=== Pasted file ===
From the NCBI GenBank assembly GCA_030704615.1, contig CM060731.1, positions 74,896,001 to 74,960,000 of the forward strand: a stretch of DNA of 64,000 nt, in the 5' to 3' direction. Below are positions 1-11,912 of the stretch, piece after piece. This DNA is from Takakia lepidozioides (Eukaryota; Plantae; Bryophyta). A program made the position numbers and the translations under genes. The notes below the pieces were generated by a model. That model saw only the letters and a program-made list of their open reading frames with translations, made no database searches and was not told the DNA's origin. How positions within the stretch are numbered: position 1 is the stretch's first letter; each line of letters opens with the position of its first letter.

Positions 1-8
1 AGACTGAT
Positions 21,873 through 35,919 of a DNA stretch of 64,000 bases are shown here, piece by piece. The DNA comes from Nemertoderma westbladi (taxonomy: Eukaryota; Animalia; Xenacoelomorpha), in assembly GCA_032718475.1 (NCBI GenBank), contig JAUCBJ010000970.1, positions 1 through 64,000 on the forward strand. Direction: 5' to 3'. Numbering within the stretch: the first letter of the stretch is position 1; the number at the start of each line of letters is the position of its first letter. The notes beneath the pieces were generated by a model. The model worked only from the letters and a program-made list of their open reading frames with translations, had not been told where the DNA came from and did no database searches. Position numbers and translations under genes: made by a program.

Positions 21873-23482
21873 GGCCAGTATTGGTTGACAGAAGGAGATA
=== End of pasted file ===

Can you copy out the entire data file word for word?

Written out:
From the NCBI GenBank assembly GCA_030704615.1, contig CM060731.1, positions 74,896,001 to 74,960,000 of the forward strand: a stretch of DNA of 64,000 nt, in the 5' to 3' direction. Below are positions 1-11,912 of the stretch, piece after piece. This DNA is from Takakia lepidozioides (Eukaryota; Plantae; Bryophyta). A program made the position numbers and the translations under genes. The notes below the pieces were generated by a model. That model saw only the letters and a program-made list of their open reading frames with translations, made no database searches and was not told the DNA's origin. How positions within the stretch are numbered: position 1 is the stretch's first letter; each line of letters opens with the position of its first letter.

Positions 1-8
1 AGACTGAT
Positions 21,873 through 35,919 of a DNA stretch of 64,000 bases are shown here, piece by piece. The DNA comes from Nemertoderma westbladi (taxonomy: Eukaryota; Animalia; Xenacoelomorpha), in assembly GCA_032718475.1 (NCBI GenBank), contig JAUCBJ010000970.1, positions 1 through 64,000 on the forward strand. Direction: 5' to 3'. Numbering within the stretch: the first letter of the stretch is position 1; the number at the start of each line of letters is the position of its first letter. The notes beneath the pieces were generated by a model. The model worked only from the letters and a program-made list of their open reading frames with translations, had not been told where the DNA came from and did no database searches. Position numbers and translations under genes: made by a program.

Positions 21873-23482
21873 GGCCAGTATTGGTTGACAGAAGGAGATA